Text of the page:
Banks Deny Accounts to Marijuana Dispensary Owners
In Colorado, it has been really hard for dispensary owners to get and keep a bank account. They don't want the business, fearing the tension between between state and federal law with federal law declaring all marijuana is illegal.
Wells Fargo was about the only one to buck the trend. According to the Denver Post, that's now changing. While it stopped accepting new accounts a while ago, this week it sent out letters to existing customers with dispensary businesses saying they needed to find another bank as it would be closing their accounts as well.
"It's based really on the complex and inconsistent legal environment across the country related to medical-marijuana dispensaries," said Wells Fargo spokeswoman Cristie Drumm.
Unless something is done, this will force the dispensaries to operate cash-only businesses, which is what states like Colorado, which have spent months drafting regulations for the businesses, are trying to avoid.[More...]
State Sen. Chris Romer, a Denver Democrat who sponsored the new dispensary rules at the legislature this year, said if dispensaries have to conduct all their transactions in cash, it will make it harder to track their activity. That, Romer feared, could undermine new regulations requiring detailed accounting by dispensaries in the hopes of bringing more transparency to the industry.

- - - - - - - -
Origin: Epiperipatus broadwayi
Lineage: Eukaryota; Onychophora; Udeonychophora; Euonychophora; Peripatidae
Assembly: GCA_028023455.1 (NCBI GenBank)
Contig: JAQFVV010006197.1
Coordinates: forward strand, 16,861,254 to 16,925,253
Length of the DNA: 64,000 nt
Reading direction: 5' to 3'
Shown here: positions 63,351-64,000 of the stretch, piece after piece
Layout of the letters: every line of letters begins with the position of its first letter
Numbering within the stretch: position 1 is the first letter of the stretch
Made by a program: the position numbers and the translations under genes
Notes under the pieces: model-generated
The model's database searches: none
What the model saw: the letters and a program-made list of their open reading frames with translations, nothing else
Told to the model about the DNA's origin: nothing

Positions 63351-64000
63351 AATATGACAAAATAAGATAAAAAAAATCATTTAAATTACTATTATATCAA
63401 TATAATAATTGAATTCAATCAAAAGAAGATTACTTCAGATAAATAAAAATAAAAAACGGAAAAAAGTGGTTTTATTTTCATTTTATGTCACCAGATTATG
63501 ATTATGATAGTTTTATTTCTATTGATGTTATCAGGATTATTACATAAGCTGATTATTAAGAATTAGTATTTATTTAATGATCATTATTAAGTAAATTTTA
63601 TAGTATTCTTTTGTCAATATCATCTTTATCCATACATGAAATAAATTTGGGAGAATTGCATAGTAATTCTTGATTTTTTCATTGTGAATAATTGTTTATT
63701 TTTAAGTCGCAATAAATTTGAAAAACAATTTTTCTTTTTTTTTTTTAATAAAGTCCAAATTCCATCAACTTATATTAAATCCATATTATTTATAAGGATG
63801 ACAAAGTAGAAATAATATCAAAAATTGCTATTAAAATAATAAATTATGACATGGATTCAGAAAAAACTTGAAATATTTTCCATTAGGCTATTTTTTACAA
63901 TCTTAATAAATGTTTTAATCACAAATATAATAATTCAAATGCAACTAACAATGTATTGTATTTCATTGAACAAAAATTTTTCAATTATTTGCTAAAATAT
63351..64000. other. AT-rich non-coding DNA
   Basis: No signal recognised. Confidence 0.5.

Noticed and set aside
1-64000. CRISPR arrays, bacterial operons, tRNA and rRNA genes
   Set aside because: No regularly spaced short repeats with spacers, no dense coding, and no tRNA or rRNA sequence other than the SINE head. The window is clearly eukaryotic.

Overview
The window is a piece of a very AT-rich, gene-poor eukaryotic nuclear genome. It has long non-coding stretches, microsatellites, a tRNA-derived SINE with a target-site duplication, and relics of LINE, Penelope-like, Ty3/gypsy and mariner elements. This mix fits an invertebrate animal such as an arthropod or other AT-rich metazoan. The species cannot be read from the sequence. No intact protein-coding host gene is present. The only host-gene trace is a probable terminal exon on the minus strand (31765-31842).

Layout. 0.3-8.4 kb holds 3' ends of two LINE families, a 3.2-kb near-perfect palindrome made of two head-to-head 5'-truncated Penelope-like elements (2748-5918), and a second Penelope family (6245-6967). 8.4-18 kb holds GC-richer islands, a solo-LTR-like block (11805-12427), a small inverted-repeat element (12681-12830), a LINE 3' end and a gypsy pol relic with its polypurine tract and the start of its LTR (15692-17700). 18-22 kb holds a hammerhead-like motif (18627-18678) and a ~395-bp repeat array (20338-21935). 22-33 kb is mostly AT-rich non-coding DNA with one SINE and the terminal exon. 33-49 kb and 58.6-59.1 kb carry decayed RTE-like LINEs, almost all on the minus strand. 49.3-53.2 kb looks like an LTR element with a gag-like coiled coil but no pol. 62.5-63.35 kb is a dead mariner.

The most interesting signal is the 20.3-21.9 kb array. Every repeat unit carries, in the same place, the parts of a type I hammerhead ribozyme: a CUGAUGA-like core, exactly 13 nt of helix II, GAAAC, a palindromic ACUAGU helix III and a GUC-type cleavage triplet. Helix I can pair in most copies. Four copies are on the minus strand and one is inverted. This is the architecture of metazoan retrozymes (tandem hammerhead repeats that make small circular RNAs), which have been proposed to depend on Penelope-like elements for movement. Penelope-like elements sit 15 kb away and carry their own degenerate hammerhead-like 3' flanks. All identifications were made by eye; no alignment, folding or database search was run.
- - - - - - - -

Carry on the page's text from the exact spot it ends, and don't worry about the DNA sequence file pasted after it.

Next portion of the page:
"It would be bad for our compliance regime if they had to do 100 percent cash," Romer said.
If dispensaries are considered legitimate enough by the state that they are required to obtain business and sales tax licenses and pay taxes, why aren't they legitimate enough to have a bank account?
It seems to me that if a bank's customer can show proof of a sales tax license number and federal tax employer number, that should be sufficient. If it also shows proof of paying withholding, unemployment taxes, etc., that should be definitive.
Most banks have a little booklet with rules for opening accounts that states they can refuse to open an account for any reason. Nor do they have to provide a reason when they deny someone an account.
The feds need to get moving on passing one of the bills that have been introduced the past several legislative sessions that clearly exempts state-authorized marijuana businesses from criminal liability.
For example, H.R. 3939, the Truth in Trials Act, introduced in October, 2009 by Rep. Sam Farr, was referred to the House Energy and Commerce Committee where it's seen no action. It would amend 18 U.S.C. Section 3436 to provide an affirmative defense for the medical use of marijuana in accordance with the laws of the various States.
Someone needs to get these bills moving, or the dispensaries will be forced to become cash-only, which will make it harder for states to judge compliance with tax obligations. The tax revenue is sorely needed. At a minimum, the feds need to issue new banking regulations specifically exempting such businesses or require banks to show a legitimate reason for rejecting accounts.
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